Like most siblings, Leo and Caleb have a complicated relationship. But Caleb’s violent outbursts literally send Leo running. When the family is forced to relocate due to Caleb’s uncontrollable behaviour, Leo tries to settle into a new school, joining the cross-country team and discovering his talent for racing and endurance for distance. Things even begin to look up for Leo when he befriends Curtis, a potential state champion who teaches Leo strategy and introduces him to would-be girlfriend, Mary. But Leo’s stability is short-lived as Caleb escalates his attacks on his brother, resentful of his sports successes and new friendships.
Leo can’t keep running away from his problems. But, with a little help from Curtis and Mary, he can appreciate his worth as a brother and his own capacity for growth, both on and off the field.
The book is about Leo Coughlin, a normal teenager whose life revolves around his elder brother Caleb who is a special child. The entire family is forced to keep moving from one place to another due to Caleb’s antics (however understanding the neighbours are). They finally move to Geyer Road where Leo meets Curtis, a long-distance runner at school.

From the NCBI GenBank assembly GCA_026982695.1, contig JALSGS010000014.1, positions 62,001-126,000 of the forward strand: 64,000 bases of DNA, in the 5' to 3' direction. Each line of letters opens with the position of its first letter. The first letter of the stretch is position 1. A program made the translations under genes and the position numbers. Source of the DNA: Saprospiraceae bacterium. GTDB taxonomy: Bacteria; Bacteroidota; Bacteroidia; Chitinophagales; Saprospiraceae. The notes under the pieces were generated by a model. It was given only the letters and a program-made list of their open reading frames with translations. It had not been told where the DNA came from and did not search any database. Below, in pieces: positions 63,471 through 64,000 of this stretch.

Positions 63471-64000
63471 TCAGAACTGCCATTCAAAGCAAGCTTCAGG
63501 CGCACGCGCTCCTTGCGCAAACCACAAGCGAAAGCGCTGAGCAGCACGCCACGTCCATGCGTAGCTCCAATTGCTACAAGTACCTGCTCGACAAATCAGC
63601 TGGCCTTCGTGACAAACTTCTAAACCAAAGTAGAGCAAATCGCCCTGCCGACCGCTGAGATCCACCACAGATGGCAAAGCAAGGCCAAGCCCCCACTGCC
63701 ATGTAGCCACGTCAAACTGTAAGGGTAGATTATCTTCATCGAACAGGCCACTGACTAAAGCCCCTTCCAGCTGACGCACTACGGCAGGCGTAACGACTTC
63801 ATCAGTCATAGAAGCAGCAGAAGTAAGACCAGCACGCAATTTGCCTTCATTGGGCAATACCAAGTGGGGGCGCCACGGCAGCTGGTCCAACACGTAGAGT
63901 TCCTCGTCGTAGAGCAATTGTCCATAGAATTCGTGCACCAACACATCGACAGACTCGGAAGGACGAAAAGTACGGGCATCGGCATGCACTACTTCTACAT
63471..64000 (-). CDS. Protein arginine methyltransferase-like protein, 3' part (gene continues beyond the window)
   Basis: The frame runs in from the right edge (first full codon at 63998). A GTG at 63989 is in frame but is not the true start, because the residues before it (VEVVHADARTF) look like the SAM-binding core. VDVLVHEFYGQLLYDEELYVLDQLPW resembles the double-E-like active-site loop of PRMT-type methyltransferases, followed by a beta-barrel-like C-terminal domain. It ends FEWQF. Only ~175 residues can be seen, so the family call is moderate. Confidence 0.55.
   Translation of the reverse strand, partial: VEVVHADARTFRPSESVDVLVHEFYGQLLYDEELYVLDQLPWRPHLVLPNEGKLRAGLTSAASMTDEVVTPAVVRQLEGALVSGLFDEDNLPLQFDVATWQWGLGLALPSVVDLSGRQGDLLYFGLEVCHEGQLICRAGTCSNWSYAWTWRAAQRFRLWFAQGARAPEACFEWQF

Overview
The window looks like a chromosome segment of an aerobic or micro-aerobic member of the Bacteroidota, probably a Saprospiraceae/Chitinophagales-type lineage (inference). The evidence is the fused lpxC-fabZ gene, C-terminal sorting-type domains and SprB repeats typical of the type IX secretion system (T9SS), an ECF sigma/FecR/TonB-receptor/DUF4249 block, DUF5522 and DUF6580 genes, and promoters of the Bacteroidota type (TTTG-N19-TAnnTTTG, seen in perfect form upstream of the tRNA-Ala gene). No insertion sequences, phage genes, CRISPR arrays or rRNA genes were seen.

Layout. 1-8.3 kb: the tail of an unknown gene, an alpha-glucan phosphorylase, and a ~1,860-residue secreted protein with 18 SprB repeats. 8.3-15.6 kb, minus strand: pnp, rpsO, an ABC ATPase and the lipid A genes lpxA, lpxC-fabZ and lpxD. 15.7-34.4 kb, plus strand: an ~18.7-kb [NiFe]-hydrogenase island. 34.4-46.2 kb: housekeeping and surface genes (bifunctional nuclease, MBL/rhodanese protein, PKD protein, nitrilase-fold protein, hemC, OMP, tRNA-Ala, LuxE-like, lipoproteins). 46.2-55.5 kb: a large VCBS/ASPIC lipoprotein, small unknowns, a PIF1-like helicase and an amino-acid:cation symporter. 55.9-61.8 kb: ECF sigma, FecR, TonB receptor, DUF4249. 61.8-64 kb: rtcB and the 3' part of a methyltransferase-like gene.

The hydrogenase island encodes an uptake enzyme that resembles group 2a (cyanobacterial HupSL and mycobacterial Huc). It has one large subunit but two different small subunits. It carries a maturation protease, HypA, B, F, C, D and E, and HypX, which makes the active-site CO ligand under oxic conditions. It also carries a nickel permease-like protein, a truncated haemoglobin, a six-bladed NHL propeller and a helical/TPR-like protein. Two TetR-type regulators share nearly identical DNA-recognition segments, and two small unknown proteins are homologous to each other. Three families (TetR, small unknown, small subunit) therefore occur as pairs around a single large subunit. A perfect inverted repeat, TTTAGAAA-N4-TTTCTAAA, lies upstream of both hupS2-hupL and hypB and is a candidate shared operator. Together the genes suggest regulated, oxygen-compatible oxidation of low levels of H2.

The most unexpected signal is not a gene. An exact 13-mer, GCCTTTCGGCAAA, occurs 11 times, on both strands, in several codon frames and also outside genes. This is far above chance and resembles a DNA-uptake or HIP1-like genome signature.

Leo’s relationship with Caleb becomes rocky when Caleb starts hitting Leo without warning. Due to this, he develops a habit of running so as to escape the daily dose of being Caleb’s punching bag. With the help of Curtis, Leo starts training to be a long-distance runner and starts winning competitions.
I loved the partnership between Leo and Curtis – the way they plan the course of a race together and come up with strategies to win. Leo also gets into a relationship with Mary, another normal teenage girl. Note my usage of the word “normal” everywhere? This is because, the characters were pretty ordinary, drama-free and didn’t have all these weird obsessions/thoughts YA protagonists have. That’s what I loved about the book. Two parents with flaws trying to put up with each other and their differently-abled son, the way they try not to hate Caleb for his ways, the way they try to function together as one family. The story felt so real and refreshing after reading a tonne of drama-filled, messed-up, abused protagonist stories.
As the book proceeds, Leo grows as a runner and learns to love his brother with the help of Curtis and Mary. Mary helps Leo come to terms with the abuse he faces and is a very supportive girlfriend. I do not wish to drop a spoiler, but the part at the end was really unexpected and frankly, did not appeal to me. Other than that, I absolutely enjoyed the book and recommend it to everyone who wants a breather from all those cliché YA novels.
*e-ARC provided by Netgalley and Charlesbridge Teen in exchange for an honest review*
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